Gen. Mark Milley, the chairman of the Joint Chiefs of Staff, nearly quit on the spot over former President Donald Trump's order to use military troops to violently crack down on protests over the police murder of George Floyd.
Former defense secretary Mark Esper, in his new book A Sacred Oath, revealed Trump's request to Milley for "10,000 troops" to put down the demonstrations -- or possibly even shoot protesters -- and the general was "shaken" by the former president's suggestions, reported CNN.
"After receiving this phone call, Milley informed Esper of the conversation," the network reported. "Milley's face, Esper said, was 'ashen,' as he relayed the conversation with Trump."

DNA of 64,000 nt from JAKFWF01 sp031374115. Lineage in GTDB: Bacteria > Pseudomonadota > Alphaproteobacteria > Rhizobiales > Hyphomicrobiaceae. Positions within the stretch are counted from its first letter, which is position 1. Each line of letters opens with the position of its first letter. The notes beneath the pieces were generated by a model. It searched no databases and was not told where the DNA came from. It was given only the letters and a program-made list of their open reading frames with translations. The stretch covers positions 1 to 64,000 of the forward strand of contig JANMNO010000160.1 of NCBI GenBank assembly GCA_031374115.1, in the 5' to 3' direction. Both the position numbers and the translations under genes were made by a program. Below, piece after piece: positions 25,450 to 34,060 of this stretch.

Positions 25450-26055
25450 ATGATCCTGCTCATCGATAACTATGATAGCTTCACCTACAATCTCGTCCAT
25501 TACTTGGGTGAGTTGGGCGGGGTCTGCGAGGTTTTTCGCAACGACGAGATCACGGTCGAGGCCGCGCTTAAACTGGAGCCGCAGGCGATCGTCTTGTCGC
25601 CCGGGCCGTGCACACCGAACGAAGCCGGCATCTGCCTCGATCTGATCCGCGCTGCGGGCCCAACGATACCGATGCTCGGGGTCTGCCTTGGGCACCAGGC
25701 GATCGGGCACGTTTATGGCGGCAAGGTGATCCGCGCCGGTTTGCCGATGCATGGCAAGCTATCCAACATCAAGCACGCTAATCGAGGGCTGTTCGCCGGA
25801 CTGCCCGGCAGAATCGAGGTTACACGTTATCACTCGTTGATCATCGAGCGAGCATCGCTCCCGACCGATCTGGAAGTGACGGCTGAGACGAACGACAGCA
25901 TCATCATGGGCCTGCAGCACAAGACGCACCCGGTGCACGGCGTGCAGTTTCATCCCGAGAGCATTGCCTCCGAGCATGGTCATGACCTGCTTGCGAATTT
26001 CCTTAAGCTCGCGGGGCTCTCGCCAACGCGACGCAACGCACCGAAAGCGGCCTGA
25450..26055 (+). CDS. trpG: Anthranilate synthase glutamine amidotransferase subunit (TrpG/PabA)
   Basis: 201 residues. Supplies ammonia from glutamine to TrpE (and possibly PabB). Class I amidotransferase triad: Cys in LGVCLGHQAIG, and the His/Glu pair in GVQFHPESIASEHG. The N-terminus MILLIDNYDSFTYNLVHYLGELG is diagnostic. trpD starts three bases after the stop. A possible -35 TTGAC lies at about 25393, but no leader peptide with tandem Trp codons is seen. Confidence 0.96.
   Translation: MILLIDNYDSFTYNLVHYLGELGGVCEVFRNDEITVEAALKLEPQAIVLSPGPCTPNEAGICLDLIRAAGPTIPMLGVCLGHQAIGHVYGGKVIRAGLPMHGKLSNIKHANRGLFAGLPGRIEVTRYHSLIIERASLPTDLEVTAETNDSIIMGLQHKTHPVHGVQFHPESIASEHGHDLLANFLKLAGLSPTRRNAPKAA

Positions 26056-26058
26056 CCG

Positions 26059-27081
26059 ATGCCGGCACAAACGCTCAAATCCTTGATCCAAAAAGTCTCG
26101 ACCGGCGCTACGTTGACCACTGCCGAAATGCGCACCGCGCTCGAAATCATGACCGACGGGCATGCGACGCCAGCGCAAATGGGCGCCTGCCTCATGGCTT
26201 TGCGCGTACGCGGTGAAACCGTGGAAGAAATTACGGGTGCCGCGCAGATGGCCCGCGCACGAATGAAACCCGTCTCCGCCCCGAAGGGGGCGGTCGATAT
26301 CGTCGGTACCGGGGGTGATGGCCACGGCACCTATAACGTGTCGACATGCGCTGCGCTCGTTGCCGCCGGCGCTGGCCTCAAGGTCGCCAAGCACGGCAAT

Trump called both officials to the White House the following day for a meeting about the protests, and while Esper does not describe what they said, he described the discussion as "loud, contentious, and unreal."
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Milley told Epser afterward that he was "this close" to resigning on the spot, the former defense secretary wrote.
Esper told CNN on Monday that he considered resigning, as well, but remained on the job out of fear that Trump would replace him with someone who would carry out his impulsive orders.